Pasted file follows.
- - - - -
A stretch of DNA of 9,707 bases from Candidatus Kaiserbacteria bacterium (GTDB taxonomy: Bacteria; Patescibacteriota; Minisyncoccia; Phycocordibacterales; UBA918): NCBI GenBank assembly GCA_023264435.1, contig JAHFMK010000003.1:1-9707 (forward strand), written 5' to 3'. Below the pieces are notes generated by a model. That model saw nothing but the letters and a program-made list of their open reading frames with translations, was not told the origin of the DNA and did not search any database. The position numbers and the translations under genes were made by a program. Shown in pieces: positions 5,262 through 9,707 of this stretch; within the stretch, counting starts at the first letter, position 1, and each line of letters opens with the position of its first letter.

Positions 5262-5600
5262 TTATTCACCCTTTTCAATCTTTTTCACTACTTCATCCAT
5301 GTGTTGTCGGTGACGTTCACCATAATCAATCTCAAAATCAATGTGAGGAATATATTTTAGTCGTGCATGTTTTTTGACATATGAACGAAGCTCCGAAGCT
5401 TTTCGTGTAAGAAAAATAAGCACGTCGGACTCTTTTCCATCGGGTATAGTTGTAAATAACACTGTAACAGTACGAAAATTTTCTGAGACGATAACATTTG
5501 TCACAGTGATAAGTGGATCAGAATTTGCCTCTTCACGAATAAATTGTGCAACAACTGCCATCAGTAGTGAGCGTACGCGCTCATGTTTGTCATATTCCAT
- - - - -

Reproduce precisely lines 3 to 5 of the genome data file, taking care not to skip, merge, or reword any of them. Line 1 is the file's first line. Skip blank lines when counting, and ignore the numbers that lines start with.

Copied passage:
5262 TTATTCACCCTTTTCAATCTTTTTCACTACTTCATCCAT
5301 GTGTTGTCGGTGACGTTCACCATAATCAATCTCAAAATCAATGTGAGGAATATATTTTAGTCGTGCATGTTTTTTGACATATGAACGAAGCTCCGAAGCT
5401 TTTCGTGTAAGAAAAATAAGCACGTCGGACTCTTTTCCATCGGGTATAGTTGTAAATAACACTGTAACAGTACGAAAATTTTCTGAGACGATAACATTTG